If you have a problem with the delivery of your morning Mountain Press, please call the Circulation Department at 428-0746, ext. 239 & 231 Monday - Friday and your paper will be delivered to you on the same day. Newspapers from calls after 10:00 a.m. will be delivered with the next dayâ&#x20AC;&#x2122;s paper. On Saturday, Sunday and holidays you may dial 428-0748 extensions 239 & 231. If complaints are received between 8:00 and 10:00 a.m., papers will be delivered the same day. Newspapers from calls received after 10:00 a.m. will be delivered with the next dayâ&#x20AC;&#x2122;s paper. This applies to in-county home delivery only. Sevier Countyâ&#x20AC;&#x2122;s Only Daily Newspaper

2BR 2BA P.F. Fully furnished condo 7th floor. Spectacular view. 30 ft private balcony. $1050 mth. 1st & last mth 425-9226988 Gatlinburg Beautiful 2BR 2BA Furnished Condo with Fireplace, Overlooks stocked trout stream and has heated pool. Walk to downtown Gatlinburg, includes water, cable, Flat screen TV. Immediate occupancy, Minimum 1 Year lease $875 mth. 865-771-9600 698 MOBILE HOME RENTALS 14x70 2BR 2BA on County Line Rd. $450 mth. No Pets 286-5237

Weekly Rentals Includes Phone, Color TV, Wkly Housekeeping Micr./Frig. Available $169.77+

Wears Valley 1BD/1.5BA Pet Friendly

Family Inns West Pigeon Forge 865-453-4905

2BR 1BA apt. $595 mth Call 428-1514.


2BR 2BA triplex PF. 2BR apt Sev. No pets. Clean & convenient. 453-5079.


428 Park Rd. near trolley stop CHEAP$100 weekly Includes All Utilities. Cable, Laundry, Kitchens, Clean Rooms, NO PETS.


Gatlinburg Walking distance to town. Low weekly rates. Furn/cable TV, micro, fridge, phone. 436-4387

2 & 3 BR duplexes for rent in Kodak.

Who ya gonna call?

2BR 2BA Condo on Kodak. All app. including W/D. $650 a mth. 322-0487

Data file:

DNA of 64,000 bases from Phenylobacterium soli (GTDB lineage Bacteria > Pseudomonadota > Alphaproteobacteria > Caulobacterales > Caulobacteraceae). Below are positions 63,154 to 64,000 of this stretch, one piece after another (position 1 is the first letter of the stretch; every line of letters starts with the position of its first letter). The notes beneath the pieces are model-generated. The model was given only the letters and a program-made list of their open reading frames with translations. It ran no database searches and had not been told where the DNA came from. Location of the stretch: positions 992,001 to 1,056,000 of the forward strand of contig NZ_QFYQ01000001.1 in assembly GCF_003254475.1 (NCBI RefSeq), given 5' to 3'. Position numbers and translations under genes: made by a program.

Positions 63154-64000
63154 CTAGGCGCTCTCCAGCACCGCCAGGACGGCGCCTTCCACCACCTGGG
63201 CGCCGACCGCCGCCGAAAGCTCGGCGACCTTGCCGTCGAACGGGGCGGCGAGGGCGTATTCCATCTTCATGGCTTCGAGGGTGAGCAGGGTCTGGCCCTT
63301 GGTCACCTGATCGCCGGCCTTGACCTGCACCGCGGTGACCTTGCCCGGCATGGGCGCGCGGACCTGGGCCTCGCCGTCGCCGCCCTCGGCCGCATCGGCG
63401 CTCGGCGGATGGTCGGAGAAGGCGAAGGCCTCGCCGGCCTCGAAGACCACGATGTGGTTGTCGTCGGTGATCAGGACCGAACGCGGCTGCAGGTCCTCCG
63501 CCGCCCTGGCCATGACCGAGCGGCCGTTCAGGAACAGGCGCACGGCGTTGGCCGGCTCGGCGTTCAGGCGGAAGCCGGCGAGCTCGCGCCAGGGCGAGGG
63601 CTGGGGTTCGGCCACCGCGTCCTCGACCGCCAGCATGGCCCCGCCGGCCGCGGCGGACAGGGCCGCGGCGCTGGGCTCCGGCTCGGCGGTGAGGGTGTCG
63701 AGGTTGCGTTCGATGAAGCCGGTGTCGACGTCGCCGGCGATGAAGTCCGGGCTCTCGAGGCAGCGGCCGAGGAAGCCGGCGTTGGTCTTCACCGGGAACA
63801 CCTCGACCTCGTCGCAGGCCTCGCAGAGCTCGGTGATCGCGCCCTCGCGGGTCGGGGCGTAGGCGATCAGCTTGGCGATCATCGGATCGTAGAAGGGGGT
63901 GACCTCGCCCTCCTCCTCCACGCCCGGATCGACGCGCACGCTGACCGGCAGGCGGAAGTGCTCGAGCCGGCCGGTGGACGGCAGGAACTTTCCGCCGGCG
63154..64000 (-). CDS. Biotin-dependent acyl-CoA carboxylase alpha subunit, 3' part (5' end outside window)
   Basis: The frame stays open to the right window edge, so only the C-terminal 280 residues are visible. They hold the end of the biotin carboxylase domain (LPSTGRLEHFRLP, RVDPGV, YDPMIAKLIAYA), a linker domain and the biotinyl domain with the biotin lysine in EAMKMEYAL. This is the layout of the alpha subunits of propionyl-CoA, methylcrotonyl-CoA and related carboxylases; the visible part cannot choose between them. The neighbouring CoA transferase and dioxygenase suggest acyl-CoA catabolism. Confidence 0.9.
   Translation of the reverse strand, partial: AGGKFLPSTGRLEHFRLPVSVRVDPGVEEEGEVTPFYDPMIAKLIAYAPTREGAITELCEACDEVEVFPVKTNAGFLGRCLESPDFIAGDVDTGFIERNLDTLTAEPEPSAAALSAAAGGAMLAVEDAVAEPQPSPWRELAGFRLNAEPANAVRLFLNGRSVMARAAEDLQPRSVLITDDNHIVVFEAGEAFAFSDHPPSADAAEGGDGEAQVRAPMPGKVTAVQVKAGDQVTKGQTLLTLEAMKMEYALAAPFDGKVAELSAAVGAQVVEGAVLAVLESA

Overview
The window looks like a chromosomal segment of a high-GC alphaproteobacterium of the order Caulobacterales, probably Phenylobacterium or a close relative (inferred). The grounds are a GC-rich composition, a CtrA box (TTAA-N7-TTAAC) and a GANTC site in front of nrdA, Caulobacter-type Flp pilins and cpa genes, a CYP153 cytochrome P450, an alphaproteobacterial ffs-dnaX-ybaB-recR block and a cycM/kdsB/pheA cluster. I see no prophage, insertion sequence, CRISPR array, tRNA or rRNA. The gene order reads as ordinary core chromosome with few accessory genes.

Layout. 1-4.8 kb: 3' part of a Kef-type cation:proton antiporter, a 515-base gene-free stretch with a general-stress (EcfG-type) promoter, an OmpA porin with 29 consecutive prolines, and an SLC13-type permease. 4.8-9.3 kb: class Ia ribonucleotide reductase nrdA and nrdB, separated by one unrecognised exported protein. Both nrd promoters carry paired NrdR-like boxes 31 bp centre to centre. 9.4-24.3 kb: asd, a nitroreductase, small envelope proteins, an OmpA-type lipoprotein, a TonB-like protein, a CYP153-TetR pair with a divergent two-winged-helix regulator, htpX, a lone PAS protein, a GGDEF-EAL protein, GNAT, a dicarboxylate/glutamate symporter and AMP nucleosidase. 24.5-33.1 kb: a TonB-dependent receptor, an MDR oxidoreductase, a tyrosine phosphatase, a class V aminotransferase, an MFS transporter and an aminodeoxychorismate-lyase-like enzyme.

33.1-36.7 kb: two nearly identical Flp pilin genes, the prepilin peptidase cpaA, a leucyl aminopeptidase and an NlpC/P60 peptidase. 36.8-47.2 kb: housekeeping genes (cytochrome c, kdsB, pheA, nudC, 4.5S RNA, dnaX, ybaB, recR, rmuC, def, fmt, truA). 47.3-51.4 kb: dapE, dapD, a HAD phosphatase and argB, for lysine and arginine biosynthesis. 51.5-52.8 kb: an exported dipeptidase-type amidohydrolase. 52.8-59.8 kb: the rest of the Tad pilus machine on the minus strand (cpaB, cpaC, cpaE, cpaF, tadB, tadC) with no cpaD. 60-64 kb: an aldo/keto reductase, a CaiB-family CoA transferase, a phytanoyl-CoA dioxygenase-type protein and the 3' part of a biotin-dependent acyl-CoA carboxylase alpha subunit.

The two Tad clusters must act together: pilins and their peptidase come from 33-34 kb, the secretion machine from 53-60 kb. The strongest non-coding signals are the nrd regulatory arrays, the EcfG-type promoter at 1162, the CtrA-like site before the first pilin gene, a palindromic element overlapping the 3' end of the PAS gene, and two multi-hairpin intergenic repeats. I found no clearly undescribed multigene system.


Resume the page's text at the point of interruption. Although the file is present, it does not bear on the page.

5BD/4.5BA Fully furnished, w/hot tub, washer, dryer, etc.


2BR 2BA Like new. Immaculate. Excellent location, quiet neighborhood. Central H/A, W/D, dishwasher, stove, refrigerator, large front porch, deck. In Pigeon Forge. Available immediately. $695 mth. 1st, last, security. 607-5111 or 4295111


New Center

2BR Apartments for Rent $475, $500 & $550 a month. 908-7805 or 3681327 3BR 2BA 1400+ sq ft. Pigeon Forge. Large private back porch on creek. Triplex unit. $950 a month + deposit. Call 865-654-2077. 922 Burden Hill Rd (Triplex) 3 minutes to downtown Sevierville. Clean 1BR 1BA, city view, $450. Pets ok. 865-286-5070



1BR Studio apartment on trolley route, walking distance to downtown for rent in Gatlinburg TN, first mth rent of $500, security deposit of $150 Water & sewer included 865-436-5691


238 HOTEL/MOTEL Gatlinburg Falls Resort Now hiring for PT/FT Reservationist/Fro nt Desk. Must be dependable, motivated and goal oriented. Must be able to multi-task in a fast paced environment and possess professional phone etiquette skills. Nights and weekends required. Apply in person or call for details. Miranda Lewis 865-4366333.

For Sale


NICE, CLEAN 1 BR / 1 BA IN SEVIERVILLE $380.00 + DEPOSIT NO PETS 865-712-5238 

!"    "   # !"!  






CONVENIENTLY LOCATED IN SEVIERVILLE 2 bedroom 1.5 bath townhomes Call 428-5161

Sevierville, Apartment 2 LG BR, 1.5 BA Private back porch $550/mo.

Call 865-933-9775 for all rentals visit :

Townhouse close to hospital. New carpet. $600 month. Small Pets ok. 865-384-4054 or 865-384-1054

Beautiful Newly redecorated 2BR 1BA. Sevierville $575, $400 dep. 712-0254. Commerical/2BR apt on Dolly Parton Pkwy downtown Sevierville for rent. 1150 sq ft $500 mth + utilities. Call 865-368-8301. CROSSCREEK 2BR/1.5BA $545 2BR/2BA Large Garden apartment $570.00 to $580.00 865-429-4470 Large Efficiency $150 week. Electric & cable incl. 770335-7008 or 865286-5319 McCarterâ&#x20AC;&#x2122;s Efficiency Apts 221 Newman Rd, $420 month everything except power and phone. Gatlinburg. No pets. Call 865-8502542 or 865-4364589. Pigeon Forge Condo Close to Parkway 2br 2ba No pets. $650 mth. Call 865-712-8333. RIVERWALK 1BR/1BA TO 2BR/2BA $545.00 to $695.00 865-429-2962 Sevierville Duplex 2BR 2BA Whirlpool. $650 mo. No pets. References. Tony414-6611 Spacious 1100 sq ft 2BR 2BA Almost new. 4 minutes from town. 865742-6176 Townhouse in Sevierville 2BR 1.5BA Stove, refrigerator & dishwasher. $475 + dep. No pets. Call 4532634 Winter Special Creek Place Eff. Studio w/ Util. $100-$145 Weekly/ Monthly. Clean, Trolley Route. 436-2115 697 CONDO RENTALS